Reference > Quotations > S. Austin Allibone, comp. > Prose Quotations from Socrates to Macaulay
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S. Austin Allibone, comp.  Prose Quotations from Socrates to Macaulay.  1880.
 
Izaak Walton
 
  Angling was, after tedious study, a rest to his mind, a cheerer of his spirits, a diverter of sadness, a calmer of unquiet thoughts, a moderator of passions, a procurer of contentedness.
Izaak Walton.    
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  I have known a very good fisher angle diligently four or six hours for a river carp, and not have a bite.
Izaak Walton.    
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  He that reads Plutarch shall find that angling was not contemptible in the days of Mark Antony and Cleopatra.
Izaak Walton.    
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  By … scattering short apothegms and little pleasant stories,… his son was, in his infancy taught to abhor … vice.
Izaak Walton.    
  4
 
  He that loses his conscience has nothing left that is worth keeping. Therefore be sure you look to that. And in the next place, look to your health; and if you have it, praise God, and value it next to a good conscience; for health is the second blessing that we mortals are capable of; a blessing that money cannot buy; therefore value it, and be thankful for it.
Izaak Walton.    
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  Let us not repine, or so much as think the gifts of God unequally dealt, if we see another abound with riches; when, as God knows, the cares that are the keys that keep those riches hang often so heavily at the rich man’s girdle that they dog him with weary days and restless nights, even when others sleep quietly. We see but the outside of the rich man’s happiness: few consider him to be like the silk-worm, that, when she seems to play, is at the very same time spinning her own bowels, and consuming herself. And this many rich men do; loading themselves with corroding cares to keep what they have already got. Let us, therefore, be thankful for health and competence, and above all for a quiet conscience.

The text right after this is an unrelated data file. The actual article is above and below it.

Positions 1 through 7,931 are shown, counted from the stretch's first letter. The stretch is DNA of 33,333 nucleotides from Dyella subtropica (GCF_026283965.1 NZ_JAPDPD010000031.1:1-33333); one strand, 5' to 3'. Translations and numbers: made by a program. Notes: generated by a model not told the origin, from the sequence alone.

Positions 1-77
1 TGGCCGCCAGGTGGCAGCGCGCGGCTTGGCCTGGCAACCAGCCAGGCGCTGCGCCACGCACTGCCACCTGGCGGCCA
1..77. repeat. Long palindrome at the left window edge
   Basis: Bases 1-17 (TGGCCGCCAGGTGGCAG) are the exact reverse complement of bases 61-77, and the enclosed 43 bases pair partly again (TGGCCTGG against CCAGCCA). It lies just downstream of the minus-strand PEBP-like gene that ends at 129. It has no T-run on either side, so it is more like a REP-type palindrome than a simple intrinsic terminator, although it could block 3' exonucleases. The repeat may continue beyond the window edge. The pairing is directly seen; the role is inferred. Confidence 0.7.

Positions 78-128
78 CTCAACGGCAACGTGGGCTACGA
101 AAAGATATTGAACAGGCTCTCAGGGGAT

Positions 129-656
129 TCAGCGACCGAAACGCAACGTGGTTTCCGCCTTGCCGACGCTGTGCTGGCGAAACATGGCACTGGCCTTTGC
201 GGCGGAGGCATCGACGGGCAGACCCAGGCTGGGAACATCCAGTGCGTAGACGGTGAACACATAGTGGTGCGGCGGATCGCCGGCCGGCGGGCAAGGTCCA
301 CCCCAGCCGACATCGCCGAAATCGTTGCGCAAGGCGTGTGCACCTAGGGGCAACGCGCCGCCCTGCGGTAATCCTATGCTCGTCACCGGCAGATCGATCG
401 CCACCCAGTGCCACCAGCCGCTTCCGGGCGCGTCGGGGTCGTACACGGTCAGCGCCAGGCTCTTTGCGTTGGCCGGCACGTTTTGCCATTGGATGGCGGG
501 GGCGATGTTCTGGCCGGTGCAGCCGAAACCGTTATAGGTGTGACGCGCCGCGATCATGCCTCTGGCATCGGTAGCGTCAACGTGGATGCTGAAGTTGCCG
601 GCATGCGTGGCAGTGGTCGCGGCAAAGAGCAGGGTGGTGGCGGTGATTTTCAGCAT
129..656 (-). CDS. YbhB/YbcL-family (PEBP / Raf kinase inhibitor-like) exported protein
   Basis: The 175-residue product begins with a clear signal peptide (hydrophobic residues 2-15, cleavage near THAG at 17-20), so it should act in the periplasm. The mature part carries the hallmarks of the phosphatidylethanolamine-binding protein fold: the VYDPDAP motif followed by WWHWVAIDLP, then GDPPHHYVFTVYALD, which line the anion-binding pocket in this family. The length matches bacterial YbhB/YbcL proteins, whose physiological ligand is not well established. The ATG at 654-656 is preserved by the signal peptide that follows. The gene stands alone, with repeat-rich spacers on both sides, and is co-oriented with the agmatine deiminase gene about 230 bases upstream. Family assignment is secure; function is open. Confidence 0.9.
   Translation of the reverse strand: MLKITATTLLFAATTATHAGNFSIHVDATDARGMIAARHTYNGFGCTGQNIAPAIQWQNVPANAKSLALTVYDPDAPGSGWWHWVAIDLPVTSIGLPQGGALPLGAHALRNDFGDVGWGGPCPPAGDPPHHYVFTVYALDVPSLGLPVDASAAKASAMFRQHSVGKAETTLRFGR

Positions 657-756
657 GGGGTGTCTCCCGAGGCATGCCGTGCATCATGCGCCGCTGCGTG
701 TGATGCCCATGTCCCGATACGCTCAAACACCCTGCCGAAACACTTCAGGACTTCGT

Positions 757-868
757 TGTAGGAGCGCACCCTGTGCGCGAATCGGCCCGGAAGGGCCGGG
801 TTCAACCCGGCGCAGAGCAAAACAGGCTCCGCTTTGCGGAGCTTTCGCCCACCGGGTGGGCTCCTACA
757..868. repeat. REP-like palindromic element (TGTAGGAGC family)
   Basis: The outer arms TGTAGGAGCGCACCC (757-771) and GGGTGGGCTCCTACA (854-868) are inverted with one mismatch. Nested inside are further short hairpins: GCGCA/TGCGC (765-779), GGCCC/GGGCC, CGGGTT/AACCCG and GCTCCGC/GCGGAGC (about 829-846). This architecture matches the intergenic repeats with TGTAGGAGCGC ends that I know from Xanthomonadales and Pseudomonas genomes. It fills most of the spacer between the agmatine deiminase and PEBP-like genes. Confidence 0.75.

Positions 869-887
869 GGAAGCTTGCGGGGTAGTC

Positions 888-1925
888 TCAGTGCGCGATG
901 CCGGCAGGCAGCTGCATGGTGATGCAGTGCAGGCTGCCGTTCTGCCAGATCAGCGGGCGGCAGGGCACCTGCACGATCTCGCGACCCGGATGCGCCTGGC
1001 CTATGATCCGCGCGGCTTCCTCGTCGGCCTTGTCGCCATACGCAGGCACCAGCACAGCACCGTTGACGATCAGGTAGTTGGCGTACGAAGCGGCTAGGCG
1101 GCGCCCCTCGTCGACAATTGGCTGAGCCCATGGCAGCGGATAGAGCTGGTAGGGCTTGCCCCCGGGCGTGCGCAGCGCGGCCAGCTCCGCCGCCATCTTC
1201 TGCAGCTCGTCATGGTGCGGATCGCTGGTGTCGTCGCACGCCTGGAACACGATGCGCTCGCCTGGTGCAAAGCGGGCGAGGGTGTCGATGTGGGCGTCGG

Izaak Walton.    
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  By frequent conversing with him, and scattering short apothegms, and little pleasant stories, and making useful applications of them, his son was in his infancy taught to abhor vanity and vice as monsters.
Izaak Walton: Life of Sanderson.    
  7
 
 
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